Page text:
Leaders of 50 major global businesses representing more than $1.5 trillion in total revenue have appealed in an open letter to world government leaders urging greater collaboration in driving climate action.

The letter was published ahead of the UN Climate Change Conference COP24, which is underway in Katowice, Poland.

Thirty of the companies that signed the open letter have succeeded in reducing emissions by 9% between 2015 and 2016, the equivalent of taking ten million cars off the road for one year.

“If we have twelve years to avoid a ‘hothouse’ earth, we absolutely cannot pursue a business-as-usual approach," said Dominic Waughray, head of the centre for global public goods, and member of the managing board for the World Economic Forum.

Waughray added: “Business and government must forge new partnerships that are able to drive results much more quickly than our current international architecture allows.”

The Alliance of Climate CEOs also provided input into the UNFCCC Talanoa Dialogue and companies will be looking for a clear signal from COP24 negotiations that governments are willing to strengthen their engagement with the private sector.

When they meet in Davos in January 2019, a clear focus will be on setting goals for the UN Secretary General’s Climate Summit in September 2019 to further support the urgent action needed.

Carbon pricing mechanisms

Alliance leaders are calling for greater public-private cooperation to accelerate effective carbon pricing mechanisms and policies to incentivise low-carbon investment and drive demand for carbon-reduction solutions.

They also highlight the business case for cutting emissions to generate wider support in the private sector. Read more: World Bank announces five-year action plan for climate change at COP24

“Business has an increasingly vital role to play in accelerating the shift to a low-carbon and climate-resilient economy. This will require partnerships with other companies, governments at all levels and civil society. It also requires bold leadership and good governance, which will allow long-term creation of shareholder value alongside long-term value for our society,” said Feike Sijbesma, chief executive officer and chairman of the managing board, Royal DSM, and Chair of the Alliance of CEO Climate Leaders.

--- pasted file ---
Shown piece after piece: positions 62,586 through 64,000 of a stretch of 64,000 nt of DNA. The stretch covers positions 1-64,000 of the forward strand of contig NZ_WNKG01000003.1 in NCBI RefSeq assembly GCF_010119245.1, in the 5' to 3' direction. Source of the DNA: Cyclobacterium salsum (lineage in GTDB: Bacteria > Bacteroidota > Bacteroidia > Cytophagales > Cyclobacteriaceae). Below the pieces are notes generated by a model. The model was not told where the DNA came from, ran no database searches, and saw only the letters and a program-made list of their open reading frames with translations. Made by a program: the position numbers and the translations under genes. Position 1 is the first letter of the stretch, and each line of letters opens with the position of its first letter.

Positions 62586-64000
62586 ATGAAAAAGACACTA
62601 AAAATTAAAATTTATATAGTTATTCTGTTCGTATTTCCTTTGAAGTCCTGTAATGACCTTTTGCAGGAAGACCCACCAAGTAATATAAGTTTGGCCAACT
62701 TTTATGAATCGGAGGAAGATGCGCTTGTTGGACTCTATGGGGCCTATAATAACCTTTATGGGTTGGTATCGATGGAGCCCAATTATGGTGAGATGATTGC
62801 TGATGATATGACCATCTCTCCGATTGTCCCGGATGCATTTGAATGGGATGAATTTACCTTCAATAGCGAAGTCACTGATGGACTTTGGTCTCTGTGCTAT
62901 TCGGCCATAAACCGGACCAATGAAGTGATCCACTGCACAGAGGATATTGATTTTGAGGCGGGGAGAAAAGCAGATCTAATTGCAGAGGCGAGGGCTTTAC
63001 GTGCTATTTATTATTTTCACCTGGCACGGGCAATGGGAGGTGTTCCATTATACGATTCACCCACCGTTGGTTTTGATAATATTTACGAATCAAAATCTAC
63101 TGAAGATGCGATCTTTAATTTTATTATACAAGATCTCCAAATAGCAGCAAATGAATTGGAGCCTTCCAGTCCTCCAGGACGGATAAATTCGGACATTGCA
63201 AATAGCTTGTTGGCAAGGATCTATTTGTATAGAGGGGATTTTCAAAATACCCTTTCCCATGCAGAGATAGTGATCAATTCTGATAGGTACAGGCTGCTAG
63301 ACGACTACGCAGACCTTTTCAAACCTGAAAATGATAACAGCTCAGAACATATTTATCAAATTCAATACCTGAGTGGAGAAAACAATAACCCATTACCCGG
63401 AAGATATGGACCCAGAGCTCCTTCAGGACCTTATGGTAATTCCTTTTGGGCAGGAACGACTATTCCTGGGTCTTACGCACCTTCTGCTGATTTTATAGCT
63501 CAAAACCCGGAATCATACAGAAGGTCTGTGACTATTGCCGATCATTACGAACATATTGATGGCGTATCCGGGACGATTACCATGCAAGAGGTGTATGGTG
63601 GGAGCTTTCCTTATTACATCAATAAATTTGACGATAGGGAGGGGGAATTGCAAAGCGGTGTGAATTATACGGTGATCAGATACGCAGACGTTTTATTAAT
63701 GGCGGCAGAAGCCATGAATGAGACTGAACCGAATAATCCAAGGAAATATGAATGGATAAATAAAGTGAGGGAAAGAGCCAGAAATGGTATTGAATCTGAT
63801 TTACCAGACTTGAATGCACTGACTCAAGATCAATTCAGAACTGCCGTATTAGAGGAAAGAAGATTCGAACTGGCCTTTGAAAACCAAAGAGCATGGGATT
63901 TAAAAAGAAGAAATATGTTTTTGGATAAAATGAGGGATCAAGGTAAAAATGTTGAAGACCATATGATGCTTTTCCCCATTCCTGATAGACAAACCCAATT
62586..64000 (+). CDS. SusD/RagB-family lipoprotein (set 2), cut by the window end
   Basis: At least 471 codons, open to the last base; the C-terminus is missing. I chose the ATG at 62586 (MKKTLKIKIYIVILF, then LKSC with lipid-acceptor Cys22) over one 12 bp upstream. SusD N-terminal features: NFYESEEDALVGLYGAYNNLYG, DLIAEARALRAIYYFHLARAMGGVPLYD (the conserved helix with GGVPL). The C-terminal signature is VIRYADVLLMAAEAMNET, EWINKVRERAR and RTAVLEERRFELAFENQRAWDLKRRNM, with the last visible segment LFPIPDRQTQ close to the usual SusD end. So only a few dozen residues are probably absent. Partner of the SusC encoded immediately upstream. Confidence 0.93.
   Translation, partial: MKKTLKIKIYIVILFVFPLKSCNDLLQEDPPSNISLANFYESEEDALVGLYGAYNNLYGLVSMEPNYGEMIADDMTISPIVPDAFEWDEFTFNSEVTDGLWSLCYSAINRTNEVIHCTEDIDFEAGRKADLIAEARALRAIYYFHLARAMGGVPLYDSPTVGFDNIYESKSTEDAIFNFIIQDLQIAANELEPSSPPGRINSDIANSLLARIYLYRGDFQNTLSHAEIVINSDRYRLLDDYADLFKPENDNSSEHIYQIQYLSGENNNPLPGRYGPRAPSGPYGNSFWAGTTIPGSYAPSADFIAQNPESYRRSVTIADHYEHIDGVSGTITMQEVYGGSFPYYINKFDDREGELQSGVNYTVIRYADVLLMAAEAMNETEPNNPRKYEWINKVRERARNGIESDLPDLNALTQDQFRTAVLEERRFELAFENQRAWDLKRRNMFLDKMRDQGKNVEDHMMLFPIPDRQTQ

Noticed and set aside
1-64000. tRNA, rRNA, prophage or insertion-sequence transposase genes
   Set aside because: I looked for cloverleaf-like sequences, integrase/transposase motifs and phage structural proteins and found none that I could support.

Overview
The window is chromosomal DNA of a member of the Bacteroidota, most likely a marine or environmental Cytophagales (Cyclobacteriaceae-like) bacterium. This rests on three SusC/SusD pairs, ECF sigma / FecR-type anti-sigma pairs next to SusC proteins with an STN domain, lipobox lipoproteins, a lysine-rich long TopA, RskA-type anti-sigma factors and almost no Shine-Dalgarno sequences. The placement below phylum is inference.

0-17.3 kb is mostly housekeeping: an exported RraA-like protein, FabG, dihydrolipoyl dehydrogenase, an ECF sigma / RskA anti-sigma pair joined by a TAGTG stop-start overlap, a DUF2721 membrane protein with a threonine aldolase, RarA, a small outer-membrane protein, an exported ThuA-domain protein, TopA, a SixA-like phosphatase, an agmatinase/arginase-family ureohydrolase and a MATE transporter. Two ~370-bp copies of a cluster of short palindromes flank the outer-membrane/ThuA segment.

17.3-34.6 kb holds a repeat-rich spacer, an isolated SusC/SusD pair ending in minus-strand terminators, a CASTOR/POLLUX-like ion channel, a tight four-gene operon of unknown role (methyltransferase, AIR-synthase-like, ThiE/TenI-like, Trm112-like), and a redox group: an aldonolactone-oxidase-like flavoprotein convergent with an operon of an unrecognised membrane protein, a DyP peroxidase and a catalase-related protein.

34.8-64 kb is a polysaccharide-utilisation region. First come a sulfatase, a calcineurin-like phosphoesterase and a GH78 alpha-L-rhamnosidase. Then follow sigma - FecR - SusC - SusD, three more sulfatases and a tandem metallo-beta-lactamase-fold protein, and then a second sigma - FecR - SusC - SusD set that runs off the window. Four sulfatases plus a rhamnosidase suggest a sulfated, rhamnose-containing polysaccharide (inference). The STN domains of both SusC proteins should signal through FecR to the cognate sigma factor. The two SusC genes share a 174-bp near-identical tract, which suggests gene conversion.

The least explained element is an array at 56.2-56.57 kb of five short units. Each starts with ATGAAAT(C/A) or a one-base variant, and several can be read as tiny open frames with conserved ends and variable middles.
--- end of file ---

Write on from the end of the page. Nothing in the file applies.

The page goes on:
“We, as business leaders, are committed to climate action and stand ready to facilitate fast-track solutions to help world leaders deliver on an enhanced and more ambitious action plan to tackle climate change and meet the goals set out at the 2015 Paris Climate Agreement," Sijbesma added.

Driving climate action

Among measures taken by members of the Alliance to drive climate action within their businesses:

BT: The UK-based telecom provider is aiming to buy 100% renewable energy by 2020, and to have reduced carbon intensity by 87% from 2017 levels by 2030. It is also aiming to help customers cut emissions by three times its own total carbon impact by 2030.

ENGIE: Having cut coal-fired capacity by 60% since 2016 by closing or selling plants, the France-based energy group has adopted an internal carbon price and is now focusing on low CO2e energy sources like natural gas and renewables, which will represent over 90% of its earnings by 2018.

ING Group: By 2025, the banking group will only finance existing utility clients that use coal for 5% or less of their energy mix. New clients will only be financed if they have near-zero reliance on coal. As of November 2017, 60% of all utility project financing went towards renewables.

Ørsted: Changed its name in 2017 from Danish Oil and Natural Gas (DONG) Energy to signify its switch from oil and gas to renewable energy. The company has committed to reducing greenhouse gas (GHG) emission intensity from energy production by 96% by 2023, using a 2006 base-year.

Royal DSM: The Netherlands-based global business in health, nutrition and sustainable living was established in 1902 as a nationalised coal mining company. This year it has committed to an absolute GHG emissions reduction of 30% (2016-2030, Scope 1+2), among other by using 75% purchased renewable electricity by 2030. Royal DSM uses an internal carbon price of €50 per ton of CO2e.

Signify: Formerly Philips Lighting, the company has committed to achieve net-zero carbon buildings by 2030 and to operate a 100% electric and hybrid lease fleet by 2030.